Government cancels VAT reduction for bicycles because of ‘too expensive’

The VAT on bicycles and electric bicycles will not be reduced to 6 percent after all. The government finds the measure too expensive. Last month, excise duties on diesel and petrol were significantly reduced.

In order to encourage more people to opt for the bicycle as a means of transport, the Chamber approved in 2019 unanimously a proposal from the PS good to lower the VAT on bicycles and electric bicycles, from 21 to 6 percent. Before it could be introduced, the measure only needed approval from the European Commission.

That approval has now been granted, but the government has now decided to retrace its steps and cancel the promised VAT reduction.

“Given the budgetary context, the government has decided, as part of a global review of budgetary priorities, to abolish the preferential tariff of 6 percent for bicycles, electric bicycles and speed pedelecs,” he said. Belgian from the Royal Decree published on Wednesday.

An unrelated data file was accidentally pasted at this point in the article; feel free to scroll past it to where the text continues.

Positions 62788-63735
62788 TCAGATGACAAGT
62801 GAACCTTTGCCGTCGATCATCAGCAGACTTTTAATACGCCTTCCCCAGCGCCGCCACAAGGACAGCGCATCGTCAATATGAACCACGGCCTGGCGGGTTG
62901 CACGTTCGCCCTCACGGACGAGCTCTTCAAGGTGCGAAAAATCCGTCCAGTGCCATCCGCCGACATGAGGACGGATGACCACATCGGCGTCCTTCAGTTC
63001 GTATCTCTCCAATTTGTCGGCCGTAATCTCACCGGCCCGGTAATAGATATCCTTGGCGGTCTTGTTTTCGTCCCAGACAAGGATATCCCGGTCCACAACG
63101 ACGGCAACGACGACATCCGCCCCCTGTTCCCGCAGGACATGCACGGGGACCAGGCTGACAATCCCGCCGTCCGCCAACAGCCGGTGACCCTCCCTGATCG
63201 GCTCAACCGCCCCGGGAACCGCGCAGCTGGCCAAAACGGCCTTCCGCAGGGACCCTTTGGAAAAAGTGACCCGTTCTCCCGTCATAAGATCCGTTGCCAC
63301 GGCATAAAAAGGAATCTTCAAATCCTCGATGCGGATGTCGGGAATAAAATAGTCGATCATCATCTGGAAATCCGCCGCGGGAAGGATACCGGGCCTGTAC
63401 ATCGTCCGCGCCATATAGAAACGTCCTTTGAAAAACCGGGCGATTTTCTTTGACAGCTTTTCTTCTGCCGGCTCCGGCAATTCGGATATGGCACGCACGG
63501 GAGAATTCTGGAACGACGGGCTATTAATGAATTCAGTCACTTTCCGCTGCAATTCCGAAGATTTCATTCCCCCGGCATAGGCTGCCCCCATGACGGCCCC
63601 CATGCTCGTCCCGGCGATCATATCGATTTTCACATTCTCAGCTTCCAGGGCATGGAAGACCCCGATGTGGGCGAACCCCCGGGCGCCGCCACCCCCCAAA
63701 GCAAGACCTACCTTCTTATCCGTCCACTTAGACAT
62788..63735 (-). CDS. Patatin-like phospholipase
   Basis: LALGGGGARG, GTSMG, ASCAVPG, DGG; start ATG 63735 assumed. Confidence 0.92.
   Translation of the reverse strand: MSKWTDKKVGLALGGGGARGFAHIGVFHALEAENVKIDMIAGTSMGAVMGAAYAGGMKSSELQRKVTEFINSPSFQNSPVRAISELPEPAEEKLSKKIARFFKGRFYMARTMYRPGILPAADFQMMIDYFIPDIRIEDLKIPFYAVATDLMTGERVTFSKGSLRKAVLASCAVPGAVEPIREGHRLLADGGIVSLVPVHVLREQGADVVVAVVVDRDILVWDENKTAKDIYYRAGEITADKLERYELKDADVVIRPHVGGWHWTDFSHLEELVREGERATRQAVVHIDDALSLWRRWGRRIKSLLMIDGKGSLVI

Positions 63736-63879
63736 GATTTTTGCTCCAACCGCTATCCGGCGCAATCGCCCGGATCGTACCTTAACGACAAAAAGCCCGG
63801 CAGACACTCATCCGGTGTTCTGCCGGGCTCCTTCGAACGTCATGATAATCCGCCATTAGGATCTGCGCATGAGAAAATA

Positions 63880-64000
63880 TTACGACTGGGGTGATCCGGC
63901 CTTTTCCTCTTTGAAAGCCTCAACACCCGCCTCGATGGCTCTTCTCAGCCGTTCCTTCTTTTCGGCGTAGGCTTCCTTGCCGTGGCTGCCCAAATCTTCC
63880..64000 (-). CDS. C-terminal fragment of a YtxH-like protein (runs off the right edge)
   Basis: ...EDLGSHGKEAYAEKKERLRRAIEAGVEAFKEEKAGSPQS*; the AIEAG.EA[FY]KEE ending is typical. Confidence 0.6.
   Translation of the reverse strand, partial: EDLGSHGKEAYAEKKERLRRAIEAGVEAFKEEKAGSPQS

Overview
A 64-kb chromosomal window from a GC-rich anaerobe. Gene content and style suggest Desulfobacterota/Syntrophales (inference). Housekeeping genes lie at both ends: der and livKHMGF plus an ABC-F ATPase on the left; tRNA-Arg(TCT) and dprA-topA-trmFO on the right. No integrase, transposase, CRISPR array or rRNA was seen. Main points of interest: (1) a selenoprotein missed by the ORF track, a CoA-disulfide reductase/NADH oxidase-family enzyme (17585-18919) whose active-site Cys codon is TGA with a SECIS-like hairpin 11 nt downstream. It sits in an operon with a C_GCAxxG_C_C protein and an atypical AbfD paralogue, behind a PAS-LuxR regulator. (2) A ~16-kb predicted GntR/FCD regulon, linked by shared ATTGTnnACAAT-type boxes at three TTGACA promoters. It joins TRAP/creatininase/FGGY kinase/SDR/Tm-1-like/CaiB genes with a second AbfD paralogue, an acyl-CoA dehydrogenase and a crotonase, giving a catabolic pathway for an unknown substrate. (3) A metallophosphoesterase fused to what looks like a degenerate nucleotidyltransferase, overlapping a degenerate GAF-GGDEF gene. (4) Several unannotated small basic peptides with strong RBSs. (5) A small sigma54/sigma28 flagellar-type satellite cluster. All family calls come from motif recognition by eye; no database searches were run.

‘Painful in several ways’

Last month, the federal government did decide to increase the excise duties on diesel and petrol to the absolute minimum that Europe allows† This measure costs the treasury roughly 5.5 million euros per day.

“The fact that the government is breaking this promise is painful in several ways at the same time,” said Wies Callens, spokesperson for the Fietsersbond. ‘We understand that choices have to be made, but those choices must provide an answer to the problems we face. Of the most recent climate report in mind, the government would have done well to promote a climate-neutral mode of transport. A VAT reduction from 21 to 6 percent would also mean that bicycles are no longer luxury products. It’s just a symbol, but a symbol that can count.’

The government still wants to use the reserved budget – 80 million euros per year – for a so-called ‘alternative mobility policy to promote the bicycle’. This would mainly concern an improvement of the bicycle allowance for commuting. Callens: ‘That’s not bad, of course, but why couldn’t it be a both-and story? Unfortunately, a budget that only goes to commuting to work is of no use to cycling children or students.’

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